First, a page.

Coal To Rise On Seasonal Buying

Coal to Rise on Seasonal Buying

After months of declining prices, coking coal producers are struggling to remain optimistic that demand support will return soon.

This quarter's US$170/metric ton (MT) benchmark coking coal contract, signed by Japan and Australia, is one of the clearest indicators of the current situation. The contract represents a 24 percent decline from Q3's $225/MT benchmark and an almost 50 percent fall from last year's high of $330/MT. Current coking coal spot prices are even worse, hovering around the $150/MT mark.

Outside of the Asian market, European prices have also fallen. Reuters reported that Czech coal miner New World Resources (LSE:NWR) has seen fourth-quarter coking coal prices of €102 (US$132)/MT, 20 percent lower than the previous three months.

Contractions in manufacturing in China and India are key factors impacting the coal industry. Stimulus and infrastructure spending promised by both countries has given coal investors some confidence that demand will return soon.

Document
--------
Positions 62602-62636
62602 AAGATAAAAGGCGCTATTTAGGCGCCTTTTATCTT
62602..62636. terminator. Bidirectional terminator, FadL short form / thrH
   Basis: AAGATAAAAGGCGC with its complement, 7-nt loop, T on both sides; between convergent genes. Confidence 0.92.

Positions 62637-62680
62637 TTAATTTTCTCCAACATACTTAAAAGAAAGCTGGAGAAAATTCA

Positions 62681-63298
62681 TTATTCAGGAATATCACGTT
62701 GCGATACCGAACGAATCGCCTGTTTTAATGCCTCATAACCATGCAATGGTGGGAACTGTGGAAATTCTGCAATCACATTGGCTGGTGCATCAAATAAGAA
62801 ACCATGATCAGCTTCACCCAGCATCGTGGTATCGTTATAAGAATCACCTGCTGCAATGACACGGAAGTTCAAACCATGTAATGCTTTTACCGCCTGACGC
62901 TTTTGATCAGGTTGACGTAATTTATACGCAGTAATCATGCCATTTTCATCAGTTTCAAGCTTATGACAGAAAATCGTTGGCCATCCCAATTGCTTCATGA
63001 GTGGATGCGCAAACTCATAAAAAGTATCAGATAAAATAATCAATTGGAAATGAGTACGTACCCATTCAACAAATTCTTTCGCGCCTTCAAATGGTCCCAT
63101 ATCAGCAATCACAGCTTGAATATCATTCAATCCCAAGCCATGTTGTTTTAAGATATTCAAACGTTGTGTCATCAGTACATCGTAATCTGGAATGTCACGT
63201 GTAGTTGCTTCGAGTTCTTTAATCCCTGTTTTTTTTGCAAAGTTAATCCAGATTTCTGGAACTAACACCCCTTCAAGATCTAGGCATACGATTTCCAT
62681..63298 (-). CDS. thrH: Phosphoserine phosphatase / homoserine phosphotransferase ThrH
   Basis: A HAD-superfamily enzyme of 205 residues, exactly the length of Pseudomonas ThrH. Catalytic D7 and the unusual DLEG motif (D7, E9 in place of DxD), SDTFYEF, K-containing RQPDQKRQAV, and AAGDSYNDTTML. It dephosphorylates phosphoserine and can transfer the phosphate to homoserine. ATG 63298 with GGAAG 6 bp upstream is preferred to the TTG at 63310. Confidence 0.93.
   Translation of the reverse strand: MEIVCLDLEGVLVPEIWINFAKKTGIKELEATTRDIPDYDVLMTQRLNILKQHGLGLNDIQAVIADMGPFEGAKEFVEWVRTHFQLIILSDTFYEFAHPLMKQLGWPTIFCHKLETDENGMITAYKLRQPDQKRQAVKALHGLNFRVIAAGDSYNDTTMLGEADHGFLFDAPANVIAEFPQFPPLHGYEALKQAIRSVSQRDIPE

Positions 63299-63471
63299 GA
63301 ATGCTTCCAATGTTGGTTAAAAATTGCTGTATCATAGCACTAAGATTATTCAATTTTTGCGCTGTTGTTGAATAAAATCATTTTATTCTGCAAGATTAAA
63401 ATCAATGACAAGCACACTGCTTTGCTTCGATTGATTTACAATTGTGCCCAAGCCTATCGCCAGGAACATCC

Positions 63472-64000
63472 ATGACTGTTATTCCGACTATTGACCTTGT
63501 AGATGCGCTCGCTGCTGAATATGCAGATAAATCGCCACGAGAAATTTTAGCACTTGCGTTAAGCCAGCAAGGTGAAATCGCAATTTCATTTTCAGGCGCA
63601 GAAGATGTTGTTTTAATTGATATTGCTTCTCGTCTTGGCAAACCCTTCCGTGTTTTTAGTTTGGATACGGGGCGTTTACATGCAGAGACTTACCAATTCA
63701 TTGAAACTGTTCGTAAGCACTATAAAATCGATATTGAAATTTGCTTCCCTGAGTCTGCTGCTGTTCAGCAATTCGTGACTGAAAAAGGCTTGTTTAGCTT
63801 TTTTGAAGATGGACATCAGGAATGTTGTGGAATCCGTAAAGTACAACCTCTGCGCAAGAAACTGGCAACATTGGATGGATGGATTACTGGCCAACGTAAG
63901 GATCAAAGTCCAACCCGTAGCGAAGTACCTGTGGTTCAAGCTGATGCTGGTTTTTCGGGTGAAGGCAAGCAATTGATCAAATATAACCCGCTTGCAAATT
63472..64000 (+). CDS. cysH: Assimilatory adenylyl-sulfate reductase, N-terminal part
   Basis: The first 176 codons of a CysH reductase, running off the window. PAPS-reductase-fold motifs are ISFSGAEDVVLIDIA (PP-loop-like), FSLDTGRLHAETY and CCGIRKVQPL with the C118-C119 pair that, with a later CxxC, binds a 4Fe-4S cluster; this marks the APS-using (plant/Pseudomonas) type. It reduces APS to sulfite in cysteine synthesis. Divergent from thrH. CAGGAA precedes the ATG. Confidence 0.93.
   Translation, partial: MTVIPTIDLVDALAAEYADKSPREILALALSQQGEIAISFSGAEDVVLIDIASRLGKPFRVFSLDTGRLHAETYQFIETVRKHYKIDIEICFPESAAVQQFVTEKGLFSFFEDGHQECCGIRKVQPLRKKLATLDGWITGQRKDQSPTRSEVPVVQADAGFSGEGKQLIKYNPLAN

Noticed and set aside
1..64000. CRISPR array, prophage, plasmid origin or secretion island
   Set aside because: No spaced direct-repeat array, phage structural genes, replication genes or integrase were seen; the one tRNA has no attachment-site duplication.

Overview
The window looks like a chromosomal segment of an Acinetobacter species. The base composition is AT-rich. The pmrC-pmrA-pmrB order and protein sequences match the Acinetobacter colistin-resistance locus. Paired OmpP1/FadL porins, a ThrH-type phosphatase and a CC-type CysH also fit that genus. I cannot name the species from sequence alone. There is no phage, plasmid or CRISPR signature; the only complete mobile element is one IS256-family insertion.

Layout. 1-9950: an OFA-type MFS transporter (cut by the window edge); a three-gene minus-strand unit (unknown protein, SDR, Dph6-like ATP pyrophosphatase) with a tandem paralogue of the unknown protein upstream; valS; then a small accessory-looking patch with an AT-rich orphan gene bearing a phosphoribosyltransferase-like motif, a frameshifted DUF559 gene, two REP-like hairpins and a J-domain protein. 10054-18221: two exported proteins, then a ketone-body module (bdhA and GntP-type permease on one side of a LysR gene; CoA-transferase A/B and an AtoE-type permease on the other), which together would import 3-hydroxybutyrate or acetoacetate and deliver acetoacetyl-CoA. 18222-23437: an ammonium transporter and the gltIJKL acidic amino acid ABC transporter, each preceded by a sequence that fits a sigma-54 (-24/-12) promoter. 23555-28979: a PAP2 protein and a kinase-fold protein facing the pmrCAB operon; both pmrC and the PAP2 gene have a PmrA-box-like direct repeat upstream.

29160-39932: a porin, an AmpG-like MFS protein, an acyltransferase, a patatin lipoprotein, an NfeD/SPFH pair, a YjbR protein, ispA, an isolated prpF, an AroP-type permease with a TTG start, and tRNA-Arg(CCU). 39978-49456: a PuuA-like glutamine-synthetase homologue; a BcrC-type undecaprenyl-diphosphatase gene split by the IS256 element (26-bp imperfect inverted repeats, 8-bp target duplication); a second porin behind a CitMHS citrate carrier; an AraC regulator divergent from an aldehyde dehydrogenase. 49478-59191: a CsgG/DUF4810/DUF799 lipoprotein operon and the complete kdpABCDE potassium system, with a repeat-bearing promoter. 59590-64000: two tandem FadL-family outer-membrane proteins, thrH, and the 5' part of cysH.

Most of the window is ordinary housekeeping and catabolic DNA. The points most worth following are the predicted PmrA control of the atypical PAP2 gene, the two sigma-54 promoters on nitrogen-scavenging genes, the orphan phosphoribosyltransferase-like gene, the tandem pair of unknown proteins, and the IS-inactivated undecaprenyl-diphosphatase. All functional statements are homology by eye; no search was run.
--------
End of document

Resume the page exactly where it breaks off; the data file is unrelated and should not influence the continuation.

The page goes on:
A recent announcement from Kamal Nath, India's minister of urban development, shows what that demand could look like over the coming years.

Nath commented that India's coking coal imports are set to increase by about 100 million MT by 2016 to 2017. The country's port infrastructure will require much improvement if that forecast comes to pass; luckily, India's 12th five-year plan, which runs from 2012 to 2017, includes $1 trillion in infrastructure spending.

"In India, growth has preceded infrastructure development. All that we will do in the next five to eight years would not be building for the future but catching up with the past," Nath said.

China's stimulus package, also rumored to top US$1 trillion, is bound to boost coking coal prices and will likely cause contract price predictions to rise to at least $180/ton for the January to March contract period.